Ask the Builder Podcast 9 Highlights:
- Gary's got questions about his polybutylene water lines. Tim has answers.
- Steve's got a slow flushing frustrating toilet. Tim shares how to restore it in just hours
- Andy's got wood rot in some bay windows. Tim has a magic epoxy that will do the repair
- Tim shares a story about how to have a stress-free construction job. NOTE: Transcript of this story below.
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Home Improvement and Home Construction Podcast
Photos, Links and Great Stuff:
CALL 1 Gary's Polybutylene Pipe Problem:
Call 2 - Steve's Slow-Flushing Toilet
Here's the actual before and after video footage Steve sent me!
Call 3: Andy's Rotten Window Sills:
Dick Bruder's Magic Binder & Money Story
Mark Ossege connected me to Hans Nuetzel. Hanz was a commercial architect that worked for the GBBN architecture firm in Cincinnati, OH. He drew plans diligently at his desk for no less than twenty years, but his hobby was designing new custom homes.
He did this for Mark Ossege. Mark was a young grocery store owner and Hans drew the plans for Mark’s modern home. I was the lucky bidder and it was the first custom home I built.
Hans was a damn good architect and his plans had quite a bit of detail, but they weren’t perfect. There were always lots of things the builder needed to know and those questions were directed at the homeowner.
Hans ran with the elite crowd in Cincinnati and all those bluebloods passed around his name. That’s how I came to meet Dick Bruder. Dick had Hans draw up a set of plans for a detached garage, pool bathhouse and man cave building. Hans was an expert in getting secondary buildings like this to match the house in every detail.
Hans asked me to bid this job. I did as I knew Hans’ clients were good people. One day, I picked up my phone and Dick was on the other end. “Tim, it’s Dick Bruder. I want you to build my pool house. Can you come over for a pre-build meeting this weekend?”
I thanked Dick for his trust and of course agreed to stop by his home. I had attended countless meetings like this in the past and I felt this one would be much of the same. Dick would have lots of questions and I’d have lots of answers.
It’s important to realize I knew the importance of being on time. In fact, I was always a little early to meetings. Someone once told me, “If you’re on time, you’re late.” Walking into a meeting just as it’s about to start can create all sorts of secondary problems, but I digress.
Dick met me at the door and showed me into his dining room. There on the table were two large binders. I didn’t think much of it at the time. He asked me if I wanted anything to drink and I do remember asking for some water as I thought I’d be talking quite a bit.
After retrieving the water, he sat down and said, “Tim, I’m excited to work with you and can’t wait to get this project started. I asked you to come to the meeting so we could get on the same page.”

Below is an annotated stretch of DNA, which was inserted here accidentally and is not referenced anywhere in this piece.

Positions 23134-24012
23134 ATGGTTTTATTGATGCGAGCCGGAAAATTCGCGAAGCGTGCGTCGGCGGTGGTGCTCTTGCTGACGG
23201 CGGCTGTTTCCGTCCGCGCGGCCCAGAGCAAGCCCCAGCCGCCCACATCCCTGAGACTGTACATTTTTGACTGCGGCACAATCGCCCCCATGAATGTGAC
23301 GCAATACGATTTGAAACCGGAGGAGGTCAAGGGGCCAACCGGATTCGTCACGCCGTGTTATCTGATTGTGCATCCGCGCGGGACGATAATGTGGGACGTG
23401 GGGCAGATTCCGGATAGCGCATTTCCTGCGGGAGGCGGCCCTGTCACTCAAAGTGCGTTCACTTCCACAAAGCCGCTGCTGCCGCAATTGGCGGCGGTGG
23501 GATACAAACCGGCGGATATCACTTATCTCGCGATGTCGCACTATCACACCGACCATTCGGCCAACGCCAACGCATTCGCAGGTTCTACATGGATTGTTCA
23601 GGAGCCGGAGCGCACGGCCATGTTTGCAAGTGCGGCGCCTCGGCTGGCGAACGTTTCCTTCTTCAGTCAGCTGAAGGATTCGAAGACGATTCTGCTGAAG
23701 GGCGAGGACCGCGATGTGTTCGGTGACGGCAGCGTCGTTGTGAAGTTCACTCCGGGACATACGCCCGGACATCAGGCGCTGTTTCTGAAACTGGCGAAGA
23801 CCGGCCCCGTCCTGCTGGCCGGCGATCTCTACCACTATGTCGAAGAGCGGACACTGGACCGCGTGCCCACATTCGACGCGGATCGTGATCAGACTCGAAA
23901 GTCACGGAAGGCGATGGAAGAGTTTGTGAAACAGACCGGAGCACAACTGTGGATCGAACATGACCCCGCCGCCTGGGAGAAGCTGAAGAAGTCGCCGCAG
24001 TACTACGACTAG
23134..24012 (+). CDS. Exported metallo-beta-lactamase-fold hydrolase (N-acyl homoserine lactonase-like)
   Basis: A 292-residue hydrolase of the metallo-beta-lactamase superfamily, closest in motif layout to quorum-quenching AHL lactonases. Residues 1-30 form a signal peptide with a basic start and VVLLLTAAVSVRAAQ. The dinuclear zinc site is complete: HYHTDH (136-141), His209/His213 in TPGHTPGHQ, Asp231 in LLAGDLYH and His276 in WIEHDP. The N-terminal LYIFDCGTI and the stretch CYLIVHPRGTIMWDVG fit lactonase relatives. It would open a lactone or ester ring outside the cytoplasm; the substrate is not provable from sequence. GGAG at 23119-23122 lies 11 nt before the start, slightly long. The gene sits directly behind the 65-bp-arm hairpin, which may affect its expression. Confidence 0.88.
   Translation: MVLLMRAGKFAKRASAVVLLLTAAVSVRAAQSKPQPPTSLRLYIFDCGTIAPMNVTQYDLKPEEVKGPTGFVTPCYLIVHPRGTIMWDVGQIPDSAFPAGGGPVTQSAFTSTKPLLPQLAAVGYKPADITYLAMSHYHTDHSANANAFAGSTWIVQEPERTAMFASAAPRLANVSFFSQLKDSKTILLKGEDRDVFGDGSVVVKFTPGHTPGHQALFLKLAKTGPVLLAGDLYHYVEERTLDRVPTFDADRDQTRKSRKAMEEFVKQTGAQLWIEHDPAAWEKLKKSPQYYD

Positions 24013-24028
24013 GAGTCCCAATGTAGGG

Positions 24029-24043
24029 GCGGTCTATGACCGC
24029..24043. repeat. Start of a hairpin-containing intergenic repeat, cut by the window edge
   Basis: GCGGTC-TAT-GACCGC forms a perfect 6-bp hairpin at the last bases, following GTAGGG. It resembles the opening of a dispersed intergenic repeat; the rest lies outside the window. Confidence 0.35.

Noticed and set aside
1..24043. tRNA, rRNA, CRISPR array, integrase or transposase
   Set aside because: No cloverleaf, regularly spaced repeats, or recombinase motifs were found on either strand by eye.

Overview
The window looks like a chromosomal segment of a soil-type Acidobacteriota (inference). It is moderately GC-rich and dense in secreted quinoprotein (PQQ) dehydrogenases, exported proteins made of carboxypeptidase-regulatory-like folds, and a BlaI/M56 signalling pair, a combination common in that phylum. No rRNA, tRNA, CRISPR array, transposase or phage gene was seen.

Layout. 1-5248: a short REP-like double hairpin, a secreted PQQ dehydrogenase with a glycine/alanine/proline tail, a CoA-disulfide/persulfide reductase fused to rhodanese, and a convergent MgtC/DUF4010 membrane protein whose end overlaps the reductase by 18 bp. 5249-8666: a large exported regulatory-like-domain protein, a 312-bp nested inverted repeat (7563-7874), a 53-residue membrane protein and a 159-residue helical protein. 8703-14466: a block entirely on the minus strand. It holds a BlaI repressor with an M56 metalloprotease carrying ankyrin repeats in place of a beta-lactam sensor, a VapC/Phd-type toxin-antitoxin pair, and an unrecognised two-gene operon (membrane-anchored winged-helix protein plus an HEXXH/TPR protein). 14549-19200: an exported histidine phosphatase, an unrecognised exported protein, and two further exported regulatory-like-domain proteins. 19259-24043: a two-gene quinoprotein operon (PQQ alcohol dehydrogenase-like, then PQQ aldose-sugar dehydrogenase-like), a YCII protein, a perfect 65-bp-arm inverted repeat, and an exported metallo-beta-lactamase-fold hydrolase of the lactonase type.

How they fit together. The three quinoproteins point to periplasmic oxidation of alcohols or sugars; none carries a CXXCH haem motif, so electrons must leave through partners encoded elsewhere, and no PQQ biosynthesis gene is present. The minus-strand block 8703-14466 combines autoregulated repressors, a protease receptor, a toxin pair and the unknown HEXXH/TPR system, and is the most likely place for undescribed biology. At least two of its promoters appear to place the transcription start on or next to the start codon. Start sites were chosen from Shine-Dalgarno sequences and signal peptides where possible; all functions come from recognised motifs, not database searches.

He then added, “I work at Procter and Gamble and have lots of responsibilities. I also have to do quite a bit of international travel. If you have any questions about this project, I’m not going to be able to take your calls. That’s why I created these binders. Down at P & G, we do these for all our construction projects. Open yours up and look at it.”
I did as Dick instructed and lo and behold I was dumbstruck. As I turned each page, I discovered everything that Hans could have put in his drawings but didn’t.
Every single product that was to be used in the project was already selected. Every paint color was specified. The actual paint chips were glued into the binder.
It was the most amazing thing I had ever seen. My first thought was, “Holy tomato, this is going to be the most profitable job I’ve ever done.” Why? I’d not have to waste any time waiting for a homeowner to make a decision and there were going to be no change orders!
Another key point is I had yet to open my mouth after asking for the glass of water. “Tim, what do you think? Do you have any questions?” I think I said something about how he was the first customer to ever have thought everything out. He loved that answer, and it was true.
“Well Tim, then all I need to know is how you get paid.”
I told him my policy was to just give him a bill at the end of each month for the work completed and for all material that was on site. I just asked that he pay the bill within five days.
“That’s not an issue. You’ll always have your money on the fifth day.”
The job took about three months from start to finish. I only talked to Dick one time and he called me. The topic of the discussion was about parking arrangements at the top of his driveway. His wife was upset that she had to sometimes wait for us to move our trucks if she was in a hurry to leave.
It turns out the job was my most profitable one ever and Dick and his wife were super happy with what I and my subs produced. There was no drama, and happiness ruled the day.
If you want your future encounters with your contractors to be stress-free, then do what Dick did. Today though, you can do it all electronically and there’s no need for a bulky binder!
Never forget - Do It Right, Not Over!
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